For a critical theory of neoliberalism

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By JUAREZ GUIMARÃES*

Neoliberalism with its hard core power; diffuse, it is everywhere. It is necessary to identify it, name it, expose its seductive and destructive logic

 

Nobody is neoliberal? Are we all neoliberals?

When Friedrich Hayek, the central thinker of the neoliberal tradition, made public his programmatic book The Constitution of Liberty (1960), practically all of his judgments, arguments and propositions were minority within the liberal tradition itself and almost scandalous in the face of majority public opinion in Western democracies. At the beginning of the third decade of the XNUMXst century, these judgments, arguments and propositions have become almost dogmas within the liberal tradition and enjoy, from a business media convergence that penetrates every pore of society, the condition of a common sense season.

The proposition that the Central Banks should be removed from the control of the democratically elected executive authorities and that they dedicate themselves primarily to establishing targets for controlling inflation, putting employment objectives in the background, certainly did not have the support of the majority of liberals, even Americans, still under the Keynesian paradigm.

A systematic culture of attacks on the growth of public budgets in democracies and defense of rules that “tie the hands” of the executive through legal or constitutional impositions, creating a permanent austerity regime, had not yet been created. But it is already systematically argued in this work by Friedrich Hayek.

The proposition that all economic planning in democratic societies would lead to a totalitarian path, already present in The Path of Serfdom (1943) and taken up in all its consequences in the cited work, was understood as an unbalanced, sectarian judgment and inconsistent with one's own lived experience.

The frontal attack on Welfare State policies, described as centralizing, bureaucratic and unjust because they burdened market winners and rewarded failures, as is done in this book, would be in itself a piece of scandal. The defense of Welfare States, with their universalist, redistributive and rights-forming logic, even in North American culture nourished by the traditions of New Deal, was part of the dominant public language, which even conservative politicians had to somehow adapt.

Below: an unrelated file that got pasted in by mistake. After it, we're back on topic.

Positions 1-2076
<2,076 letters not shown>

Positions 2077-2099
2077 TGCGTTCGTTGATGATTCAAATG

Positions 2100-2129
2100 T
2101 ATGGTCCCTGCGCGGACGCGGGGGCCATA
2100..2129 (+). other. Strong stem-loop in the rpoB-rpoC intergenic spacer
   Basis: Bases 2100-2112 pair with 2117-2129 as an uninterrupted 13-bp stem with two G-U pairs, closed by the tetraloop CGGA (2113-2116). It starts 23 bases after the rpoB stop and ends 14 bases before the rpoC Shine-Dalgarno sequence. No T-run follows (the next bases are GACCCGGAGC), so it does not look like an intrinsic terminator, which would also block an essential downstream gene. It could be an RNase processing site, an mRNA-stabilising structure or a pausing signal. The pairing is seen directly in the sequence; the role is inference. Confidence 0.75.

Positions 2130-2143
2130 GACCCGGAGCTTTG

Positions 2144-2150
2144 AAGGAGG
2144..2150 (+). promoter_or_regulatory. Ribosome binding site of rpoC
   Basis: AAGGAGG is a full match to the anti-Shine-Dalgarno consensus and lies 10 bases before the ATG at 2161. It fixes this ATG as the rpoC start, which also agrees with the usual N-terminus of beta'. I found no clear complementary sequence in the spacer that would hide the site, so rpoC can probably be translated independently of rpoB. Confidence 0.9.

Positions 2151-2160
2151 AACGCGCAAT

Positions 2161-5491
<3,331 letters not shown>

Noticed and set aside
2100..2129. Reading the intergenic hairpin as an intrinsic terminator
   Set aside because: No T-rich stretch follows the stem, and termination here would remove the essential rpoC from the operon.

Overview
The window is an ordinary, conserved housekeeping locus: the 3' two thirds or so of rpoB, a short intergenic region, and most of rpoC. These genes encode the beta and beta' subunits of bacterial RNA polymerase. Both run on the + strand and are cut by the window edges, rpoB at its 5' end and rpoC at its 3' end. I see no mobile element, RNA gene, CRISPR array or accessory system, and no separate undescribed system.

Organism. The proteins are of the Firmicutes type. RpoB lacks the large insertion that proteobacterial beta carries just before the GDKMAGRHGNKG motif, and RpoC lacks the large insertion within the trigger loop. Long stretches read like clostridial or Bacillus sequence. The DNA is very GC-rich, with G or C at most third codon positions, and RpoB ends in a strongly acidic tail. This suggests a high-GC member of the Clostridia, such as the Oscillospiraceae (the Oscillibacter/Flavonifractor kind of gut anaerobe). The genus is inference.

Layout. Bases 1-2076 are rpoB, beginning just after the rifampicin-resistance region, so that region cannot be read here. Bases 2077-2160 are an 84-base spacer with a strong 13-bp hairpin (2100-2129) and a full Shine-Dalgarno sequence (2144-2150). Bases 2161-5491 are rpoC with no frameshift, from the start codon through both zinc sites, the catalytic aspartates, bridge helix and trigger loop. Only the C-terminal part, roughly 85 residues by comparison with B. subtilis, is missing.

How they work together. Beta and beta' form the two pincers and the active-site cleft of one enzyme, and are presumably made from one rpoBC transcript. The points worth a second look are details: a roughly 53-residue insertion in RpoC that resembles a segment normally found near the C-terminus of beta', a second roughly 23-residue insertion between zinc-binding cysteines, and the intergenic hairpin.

In the book, Friedrich Hayek systematically and articulately praises social inequality as adjusted to competition and seen as an essential factor for progress and innovation. Even the sumptuary consumption of the richest would be a factor of social progress because they indicated new habits of civilization, which would later be generalized. Inheritance tax, in addition to being unfair, would break the lines of continuity of capital and victorious knowledge in innovation.

But, at that time, social equality and its gradual conquest, which legitimized progressive taxation and the reallocation of resources to policies of popular appeal, was not a value openly publicly questioned. Social inequality was recognized by the majority as an undesirable result of market societies, which should be corrected by State policies.

The criticism of trade unionism as the cause of corporate privileges, a disincentive to labor mobility, coercive in relation to the individual contractual freedom of the worker and cause of mismatches in the price system is extensively developed by Friedrich Hayek. There was certainly still at that time a majority sympathy for workers' unions, recognition of their legitimacy, laws protecting their activities and even their institutionalization in corporate arrangements.

And in the center of The Constitution of Liberty there was an economicist radicalization of the meaning of freedom, as previously formulated in the liberal tradition: if the market economy was previously conceived as a condition for the exercise of the liberal political man, now it is freedom itself that is understood as an expression of market dynamics, which should be protected by a strong State against all its enemies, reformers and revolutionaries. Literally, the liberal politician is, in the work of Friedrich Hayek, engulfed by the mercantile cosmos, its values ​​and dynamics.

Friedrich Hayek boldly declares himself a liberal rather than a democrat. Liberalism is an end, and democracy a mere means that must adjust to the dynamisms of the market. In this sense, democracy can be against freedom, and authoritarian forms of the State, in circumstances in which the neoliberal consensus is questioned or violated, can be legitimated and necessary.

 

Hegemony, consensus and coercion